Pot lights in a drop ceiling
Ok, phase one of my basement reno project went well - planning. I now have the boxes installed, and tahnks to some good folks here, I have now finalized my wiring diagrams.
So, I arrive home with all of the supplies needed, start installation of the electrical boxes, complete that part, ready to locate and put up the lighting. Small lights - easy - install metal box to host the wiring, the eventually the ceramic light will attach. These are in rooms with no drop ceiling - so no issue. Go to the main room where there will eventually be a drop ceiling, and oh oh???????
Well - what can I say - I have never worked with pot lights before. I have never worked with a drop ceiling before. I figure that pre planning is best unless I want a real mess later to fix. So my questions to help me prevent a real mess are as follows:
1) My pots (or Cans) have bars on them that are meant to be supported by the joists up above. Of course, because I am using a drop ceiling, this is not possible. How should I install them in the drop ceiling - can i mount the supports on the pots to the drop ceiling frame? is that safe? Should I wire them to the joist above instead, or in combination with mounting them to the ceiling frame?
2) I am doing all of the wiring now, and then will be doing the drywall, with the drop ceiling going in last. What do I do with these lights between now and then - do I install them in the ceiling joists - and move them down later, do I hang them temporarily with wire from the ceiling joists, do I just put junction boxes up where the lights eventually will be?
3) No matter how I do it now, I will need excess wire left to be able to lower the lights once the project is done. I once had an issue with the electricion that inspected my work when I left too much excess wire outside the lighting and outlet boxes. Is it safe to leave some excess wire for a short period of time until the project is completed so that I can lower the lights into the drop ceiling later on?
4) Another thought, should I set up separate boxes from the built in ones contained in the cans up in the ceiling, and use them to join up the boxes at a future date? By doing this I can put regular ceramic lights up until such time I am ready to install the pots. If I do this, is it ok later remove the ceramic light, join the pots into these boxes and cap the old box up in the drop ceiling, or does the box need to be lowered to the level of the drop ceiling as well with a plate providing access? I read somewhere that any junction boxes cannot be buried in a wall or ceiling?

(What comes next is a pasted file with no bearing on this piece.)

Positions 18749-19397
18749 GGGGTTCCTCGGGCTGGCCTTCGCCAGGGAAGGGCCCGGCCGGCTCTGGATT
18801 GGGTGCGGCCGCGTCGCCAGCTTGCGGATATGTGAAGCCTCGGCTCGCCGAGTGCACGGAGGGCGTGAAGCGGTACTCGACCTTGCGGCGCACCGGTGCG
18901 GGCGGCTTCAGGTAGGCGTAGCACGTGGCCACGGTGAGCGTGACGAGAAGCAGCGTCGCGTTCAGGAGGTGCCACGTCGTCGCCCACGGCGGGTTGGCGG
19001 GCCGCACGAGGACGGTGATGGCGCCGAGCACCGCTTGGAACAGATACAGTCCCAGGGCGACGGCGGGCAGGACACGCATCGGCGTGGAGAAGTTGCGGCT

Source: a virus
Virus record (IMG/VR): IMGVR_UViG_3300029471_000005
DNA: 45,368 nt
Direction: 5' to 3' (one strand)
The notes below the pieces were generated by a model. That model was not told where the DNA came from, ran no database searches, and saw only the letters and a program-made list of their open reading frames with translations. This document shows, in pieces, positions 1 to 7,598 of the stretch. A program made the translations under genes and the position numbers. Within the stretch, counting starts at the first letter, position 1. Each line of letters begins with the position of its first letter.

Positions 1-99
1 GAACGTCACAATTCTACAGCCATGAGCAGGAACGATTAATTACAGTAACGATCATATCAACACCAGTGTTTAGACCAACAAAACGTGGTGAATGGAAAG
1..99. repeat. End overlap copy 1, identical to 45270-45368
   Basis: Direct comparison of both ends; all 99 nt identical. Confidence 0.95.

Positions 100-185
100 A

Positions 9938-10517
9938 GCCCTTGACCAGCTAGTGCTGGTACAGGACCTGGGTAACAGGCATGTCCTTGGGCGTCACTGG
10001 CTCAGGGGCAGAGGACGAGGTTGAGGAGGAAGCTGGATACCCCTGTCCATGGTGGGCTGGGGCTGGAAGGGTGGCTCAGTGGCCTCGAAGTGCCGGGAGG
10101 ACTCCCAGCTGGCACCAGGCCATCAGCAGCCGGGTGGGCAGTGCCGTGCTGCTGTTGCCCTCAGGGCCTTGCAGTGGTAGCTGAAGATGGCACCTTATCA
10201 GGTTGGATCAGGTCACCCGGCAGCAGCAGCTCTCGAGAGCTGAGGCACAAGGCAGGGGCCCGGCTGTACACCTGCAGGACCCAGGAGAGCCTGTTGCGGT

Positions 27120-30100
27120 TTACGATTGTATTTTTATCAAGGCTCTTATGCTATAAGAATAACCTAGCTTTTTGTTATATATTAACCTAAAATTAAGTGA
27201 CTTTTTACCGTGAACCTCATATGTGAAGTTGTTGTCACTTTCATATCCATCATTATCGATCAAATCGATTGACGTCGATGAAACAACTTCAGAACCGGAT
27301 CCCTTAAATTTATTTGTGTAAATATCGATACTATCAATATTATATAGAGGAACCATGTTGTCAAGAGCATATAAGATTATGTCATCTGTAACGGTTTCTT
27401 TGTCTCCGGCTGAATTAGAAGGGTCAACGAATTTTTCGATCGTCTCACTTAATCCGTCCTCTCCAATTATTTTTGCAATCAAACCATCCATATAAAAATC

ugh - so many questions on one lil issue - and this project was moving along so well.
Thx for any help
The brackets have notches in them to fit into the ceiling grid. Lay the can lights on top of the grid. Line up the notches up so they sit on the grid, then you can either use screws or tie wire to secure it to the grid.
As for the wiring I would mount a j box in the in the middle of three or four lights. Leave whips long enough to hit the three or four lights. Make up the j box, cover it. coil up and cap off the wires. This way when you get the grid in all you have to do is hook up the light. The hardest part is cutting those dam ceiling tiles for the cans.:laughing:
I wouldn't temp mount them, just seems like more trouble than its worth. If you need light just go get a couple task lights
You know, from the title of this thread, I thought for a second that you were trying to install some special sort of lighting to aid you in growing an illegal substance. :whistling2:
But that's just me. :jester:
What brand of cans are they?
1) Cut out the tiles for the lights and place them in position. Leave out at least one tile next to each light.
2) Provided there is enough room to work around the lights, place each light in it's position and secure to the grid.
3) Wire from light to light working from the open tile. I see NO need to use the "spider" method of using a j-box and running out from there. To me this seems like unnecessary work.
4) Install the trims, lamps, and remaining tiles.
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